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About Daniel N. Paul
Dr. Daniel N. Paul, C.M., O.N.S.
I was born December 1938 to my late parents, Sarah Agnes and William Gabriel Paul, in a small log cabin on Indian Brook Reserve, Nova Scotia, during a raging blizzard. I was the eleventh of fourteen children. The doctor arrived two weeks after the fact on snowshoes. I now reside in Halifax in semi-retirement with my wife Patricia. We have two daughters, Lenore and Cerena. Lenore and husband Todd have made us grandparents twice, Jenna and Julia. I also have a son Keith by a previous partner, whose children have made me a Grandfather and great-Grandfather many times over.
SAMPLE OF AWARDS FOR COMMUNITY SERVICE
GRAND CHIEF DONALD MARSHALL SR. MEMORIAL ELDER AWARD: October 1, 2007 - Received the award in recognition and appreciation for outstanding contribution to the Mi'kmaq Community and Nova Scotia.
MECNS Award 2006 – 2007: Multicultural Education Council of Nova Scotia annually honours a person that it considers to have provided exemplary service in the promotion and awareness of multiculturalism and multicultural education in schools, community, and government.
ORDER OF CANADA: Named to the Order, November 17, 2005 - Canada's highest civilian award. Introduction statement at the Investment Ceremony, October 6, 2006.
"Dr. Daniel N. Paul is a powerful and passionate advocate for social justice and the eradication of racial discrimination. As an author, journalist, consultant and volunteer, he has been an outspoken champion of First Nations communities across Nova Scotia for more than 30 years. The Nova Scotia Human Rights Commission, the Mi'kmaq Native Friendship Centre and the Confederacy of Mainland Mi'kmaq have all benefitted from his consensus building skills and commitment to the community. Through his newspaper columns and his book, We Were Not the Savages, he has helped to restore the proud heritage and history of the Mi'kmaq Nation"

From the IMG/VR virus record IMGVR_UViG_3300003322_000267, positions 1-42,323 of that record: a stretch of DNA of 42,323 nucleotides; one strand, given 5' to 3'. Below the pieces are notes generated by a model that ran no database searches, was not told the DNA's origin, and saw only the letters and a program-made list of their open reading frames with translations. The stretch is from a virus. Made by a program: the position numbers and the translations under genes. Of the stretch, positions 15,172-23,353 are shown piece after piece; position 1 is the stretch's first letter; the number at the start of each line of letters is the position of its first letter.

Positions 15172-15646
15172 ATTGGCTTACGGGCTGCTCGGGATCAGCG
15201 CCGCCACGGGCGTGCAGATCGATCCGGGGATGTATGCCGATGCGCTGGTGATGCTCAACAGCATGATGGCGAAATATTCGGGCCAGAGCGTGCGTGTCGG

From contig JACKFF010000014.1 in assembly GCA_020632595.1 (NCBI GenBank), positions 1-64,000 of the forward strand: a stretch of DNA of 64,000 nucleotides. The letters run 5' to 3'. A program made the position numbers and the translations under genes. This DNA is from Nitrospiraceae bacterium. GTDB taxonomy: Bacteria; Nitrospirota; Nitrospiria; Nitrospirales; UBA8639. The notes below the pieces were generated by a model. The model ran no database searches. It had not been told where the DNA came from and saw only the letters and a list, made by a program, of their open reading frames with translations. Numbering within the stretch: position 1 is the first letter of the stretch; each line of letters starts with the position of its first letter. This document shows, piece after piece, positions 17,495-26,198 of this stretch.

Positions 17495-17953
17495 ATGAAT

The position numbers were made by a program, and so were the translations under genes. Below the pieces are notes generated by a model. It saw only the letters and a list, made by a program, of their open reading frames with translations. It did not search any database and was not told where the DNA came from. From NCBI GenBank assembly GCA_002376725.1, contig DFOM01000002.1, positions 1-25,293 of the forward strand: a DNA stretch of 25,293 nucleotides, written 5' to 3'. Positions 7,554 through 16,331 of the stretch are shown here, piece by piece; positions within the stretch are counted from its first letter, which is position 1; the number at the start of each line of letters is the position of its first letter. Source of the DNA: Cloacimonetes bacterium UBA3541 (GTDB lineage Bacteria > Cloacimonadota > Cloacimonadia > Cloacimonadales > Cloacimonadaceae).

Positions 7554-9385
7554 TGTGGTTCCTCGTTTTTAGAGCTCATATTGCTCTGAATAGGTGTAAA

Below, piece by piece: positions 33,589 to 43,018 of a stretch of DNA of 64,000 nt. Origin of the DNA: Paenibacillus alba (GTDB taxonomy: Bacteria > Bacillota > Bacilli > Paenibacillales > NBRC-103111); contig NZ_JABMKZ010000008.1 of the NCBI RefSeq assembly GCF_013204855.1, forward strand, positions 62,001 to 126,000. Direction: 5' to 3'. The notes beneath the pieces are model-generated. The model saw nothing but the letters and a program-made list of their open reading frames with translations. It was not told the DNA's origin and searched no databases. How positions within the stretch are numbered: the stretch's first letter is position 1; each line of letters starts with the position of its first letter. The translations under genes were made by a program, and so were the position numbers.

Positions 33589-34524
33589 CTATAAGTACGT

LISTED IN CANADA'S WHO'S WHO - BEGINNING WITH THE 2004 EDITION: Recognized for fighting for civil and human rights for humanity, and writing accomplishments, etc.
ORDER OF NOVA SCOTIA: Province of Nova Scotia, October 2, 2002: - the Province's highest award for outstanding contributions, and for bringing honour and prestige to Nova Scotia.
A quote from the Nova Scotia government’s press release announcing the award: Daniel N. Paul is a passionate writer who gives a voice to his people by revealing a past that the standard histories have chosen to ignore.... He has been recognized by the Universite Sainte-Anne with an honourary Doctor of Letters Degree and by the City of Halifax with a millennium award. By bringing new understanding and perspective to the past, he seeks to teach all people what damage racism can do.
Certificate of Appreciation: Nova Scotia Department of Justice, June 2002: "On behalf of the Provincial and Family Courts and the government of the Province of Nova Scotia, this Certificate is bestowed upon Daniel Paul in recognition of your significant contribution to the justice system of Nova Scotia."